## [1] "2:31.9789648893589"
## [1] "3:31.2029493549955"
## [1] "4:31.6171985286944"
## [1] "5:32.6933416047147"
```

```
<- decompose(ts(ManausSolstice$SolarRad, frequency = 48))
SolarRad_comp <- decompose(ts(ManausSolstice$Tair, frequency = 48))
Tair_comp <- bind_cols(Rad = SolarRad_comp$seasonal, Temp = Tair_comp$seasonal)
seasonals ggplot(seasonals) +
geom_line(aes(x=seq_along(Rad), y=Rad/50), col="red", size=1) +
geom_line(aes(x=seq_along(Temp), y=Temp), col="darkgreen",size=1) +
scale_x_continuous(breaks = seq(0,480,12))
```

`which.max(seasonals$Rad)`

`## [1] 30`

`which.max(seasonals$Temp)`

`## [1] 30`

### 11.3.2 Ensemble Average

For any time series data with meaningful time units like days or years (or even weeks when the data varies by days of the week – this was the case with COVID-19 data), ensemble averages are a good way to visualize changes in a variable over that time unit.

As you could see from the decomposition and sequential graphics we created for the Bugac and Manaus solar radiation and temperature data, looking at what happens over one day as an “ensemble” of all of the days – where the mean value is displayed along with error bars based on standard deviations of the distribution – might be a useful figure.

```
library(cowplot)
<- read_xls(system.file("extdata","SolarRad_Temp.xls",package="iGIScData"),
Manaus sheet="ManausBrazil", col_types = "numeric") %>%
::select(Year:Tair) %>% filter(Year != "YYYY")
dplyr<- Manaus %>% group_by(Hr) %>%
ManausSum summarize(meanRad = mean(SolarRad), meanTemp = mean(Tair),
sdRad = sd(SolarRad), sdTemp = sd(Tair))
<- ManausSum %>% ggplot(aes(x=Hr)) + scale_x_continuous(breaks=seq(0,24,3))
px <- px + geom_line(aes(y=meanRad), col="blue") +
p1 geom_errorbar(aes(ymax = meanRad + sdRad, ymin = meanRad - sdRad)) +
ggtitle("Manaus 2005 ensemble solar radiation")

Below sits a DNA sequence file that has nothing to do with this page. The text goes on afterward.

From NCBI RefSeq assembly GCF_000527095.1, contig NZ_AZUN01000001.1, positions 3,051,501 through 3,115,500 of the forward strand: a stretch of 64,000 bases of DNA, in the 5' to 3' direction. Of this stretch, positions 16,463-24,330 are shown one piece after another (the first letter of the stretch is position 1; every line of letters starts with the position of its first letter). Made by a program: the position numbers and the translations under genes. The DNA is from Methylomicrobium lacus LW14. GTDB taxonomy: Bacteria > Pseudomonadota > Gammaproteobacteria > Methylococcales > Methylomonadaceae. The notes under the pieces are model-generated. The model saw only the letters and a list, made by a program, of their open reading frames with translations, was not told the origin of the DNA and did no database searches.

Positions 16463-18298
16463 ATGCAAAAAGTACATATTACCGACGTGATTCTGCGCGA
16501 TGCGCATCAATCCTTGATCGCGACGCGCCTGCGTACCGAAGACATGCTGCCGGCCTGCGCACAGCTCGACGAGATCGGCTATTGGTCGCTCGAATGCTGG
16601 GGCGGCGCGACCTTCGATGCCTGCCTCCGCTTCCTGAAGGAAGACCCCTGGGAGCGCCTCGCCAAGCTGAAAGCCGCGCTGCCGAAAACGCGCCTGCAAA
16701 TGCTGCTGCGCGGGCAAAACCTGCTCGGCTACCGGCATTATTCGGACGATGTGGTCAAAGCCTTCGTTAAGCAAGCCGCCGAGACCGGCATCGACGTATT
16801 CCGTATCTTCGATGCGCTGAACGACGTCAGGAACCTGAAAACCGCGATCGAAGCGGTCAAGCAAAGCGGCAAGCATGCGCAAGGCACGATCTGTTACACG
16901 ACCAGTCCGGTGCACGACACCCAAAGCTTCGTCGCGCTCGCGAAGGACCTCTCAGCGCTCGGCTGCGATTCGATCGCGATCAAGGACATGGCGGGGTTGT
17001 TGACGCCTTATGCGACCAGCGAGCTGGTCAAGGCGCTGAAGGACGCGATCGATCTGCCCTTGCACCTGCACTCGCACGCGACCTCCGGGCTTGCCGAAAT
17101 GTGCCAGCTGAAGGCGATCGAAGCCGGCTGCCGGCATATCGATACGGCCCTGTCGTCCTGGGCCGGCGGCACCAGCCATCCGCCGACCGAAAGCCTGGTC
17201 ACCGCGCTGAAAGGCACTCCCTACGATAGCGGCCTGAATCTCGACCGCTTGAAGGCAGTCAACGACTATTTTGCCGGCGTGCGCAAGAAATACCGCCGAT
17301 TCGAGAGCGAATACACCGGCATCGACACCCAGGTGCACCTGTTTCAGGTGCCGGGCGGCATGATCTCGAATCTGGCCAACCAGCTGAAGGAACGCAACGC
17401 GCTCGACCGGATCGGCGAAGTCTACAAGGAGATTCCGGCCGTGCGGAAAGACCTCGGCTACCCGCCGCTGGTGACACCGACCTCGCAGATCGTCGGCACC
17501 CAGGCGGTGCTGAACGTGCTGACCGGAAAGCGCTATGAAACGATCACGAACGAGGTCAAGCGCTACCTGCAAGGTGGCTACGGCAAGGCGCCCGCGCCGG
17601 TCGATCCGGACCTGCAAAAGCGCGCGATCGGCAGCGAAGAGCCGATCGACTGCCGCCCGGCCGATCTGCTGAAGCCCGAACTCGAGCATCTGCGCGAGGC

<- px + geom_line(aes(y=meanTemp),col="red") +
p2 geom_errorbar(aes(ymax=meanTemp+sdTemp, ymin=meanTemp-sdTemp)) +
ggtitle("Manaus 2005 ensemble air temperature")
plot_grid(plotlist=list(p1,p2), ncol=1, align='v') # from cowplot
```

```
<- read_xls(system.file("extdata","SolarRad_Temp.xls",package="iGIScData"),
Bugac sheet="BugacHungary", col_types = "numeric") %>%
::select(Year:Tair) %>% filter(Year != "YYYY")
dplyr<- Bugac %>% group_by(Hr) %>%
BugacSum summarize(meanRad = mean(SolarRad), meanTemp = mean(Tair),
sdRad = sd(SolarRad), sdTemp = sd(Tair))
<- BugacSum %>% ggplot(aes(x=Hr)) + scale_x_continuous(breaks=seq(0,24,3))
px <- px + geom_line(aes(y=meanRad), col="blue") +
p1 geom_errorbar(aes(ymax = meanRad + sdRad, ymin = meanRad - sdRad)) +
ggtitle("Bugac 2005 ensemble solar radiation")
<- px + geom_line(aes(y=meanTemp),col="red") +
p2 geom_errorbar(aes(ymax=meanTemp+sdTemp, ymin=meanTemp-sdTemp)) +
ggtitle("Bugac 2005 ensemble air temperature")
plot_grid(plotlist=list(p1,p2), ncol=1, align='v') # from cowplot
```

### 11.3.3 Julian Dates

Julian dates are the number of days since some start date

- The origin (Julian date 0) can be arbitrary
- Default for julian() is 1970-01-01

For climatological work where the year is very important, it usually means the number of days of any given year

- lubridate’s yday() gives you this.
- same thing as setting the origin for julian() as the 12-31 of the previous year.
- Useful in time series when the year is the time unit and observations are by days of the year (e.g. for climate data)

```
library(lubridate)
julian(ymd("2020-01-01"))
```

```
## [1] 18262
## attr(,"origin")
## [1] "1970-01-01"
```

`julian(ymd("1970-01-01"))`

```
## [1] 0
## attr(,"origin")
## [1] "1970-01-01"
```

`yday(ymd("2020-01-01"))`

`## [1] 1`

`julian(ymd("2020-01-01"), origin=ymd("2019-12-31"))`

```
## [1] 1
## attr(,"origin")
## [1] "2019-12-31"
```

To create a decimal yday including fractional days, here’s a function:

```
ydayDec <- function(d) {
yday(d)-1 + hour(d)/24 + minute(d)/1440 + second(d)/86400}
```

## 11.4 Learning more about time series in R

It can be confusing, partly because of the major use of time series in the financial sector, so a search gets you quickly into the monetizing world…

One good source is actually at CRAN: https://cran.r-project.org/web/views/TimeSeries.html

Time series data library: https://pkg.yangzhuoranyang.com/tsdl/

Understanding time series in R: https://a-little-book-of-r-for-time-series.readthedocs.io/

### References

*Wetlands*41 (3): 1–17.

*Earth Surface Processes and Landforms*26.

*European Fluxes Database*. n.d. http://www.icos-etc.eu/home.

*Introduction to Data Science: Data Analysis and Prediction Algorithms with r*. CRC Press. https://cran.r-project.org/package=dslabs.